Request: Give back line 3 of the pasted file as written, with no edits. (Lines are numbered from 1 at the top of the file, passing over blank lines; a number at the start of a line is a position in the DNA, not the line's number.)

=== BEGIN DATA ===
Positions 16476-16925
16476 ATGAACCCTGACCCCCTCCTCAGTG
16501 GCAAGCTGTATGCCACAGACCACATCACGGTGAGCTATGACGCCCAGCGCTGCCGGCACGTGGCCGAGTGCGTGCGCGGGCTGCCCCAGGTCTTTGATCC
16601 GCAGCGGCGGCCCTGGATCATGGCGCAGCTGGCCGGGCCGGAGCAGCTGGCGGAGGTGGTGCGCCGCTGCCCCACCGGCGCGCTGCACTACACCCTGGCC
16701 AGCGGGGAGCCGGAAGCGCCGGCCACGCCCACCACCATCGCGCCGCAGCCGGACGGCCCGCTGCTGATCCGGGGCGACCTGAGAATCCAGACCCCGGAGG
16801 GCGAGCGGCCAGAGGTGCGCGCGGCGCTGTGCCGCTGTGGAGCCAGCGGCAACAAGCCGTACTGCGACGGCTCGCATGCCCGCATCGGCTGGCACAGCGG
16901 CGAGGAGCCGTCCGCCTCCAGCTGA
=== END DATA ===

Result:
16501 GCAAGCTGTATGCCACAGACCACATCACGGTGAGCTATGACGCCCAGCGCTGCCGGCACGTGGCCGAGTGCGTGCGCGGGCTGCCCCAGGTCTTTGATCC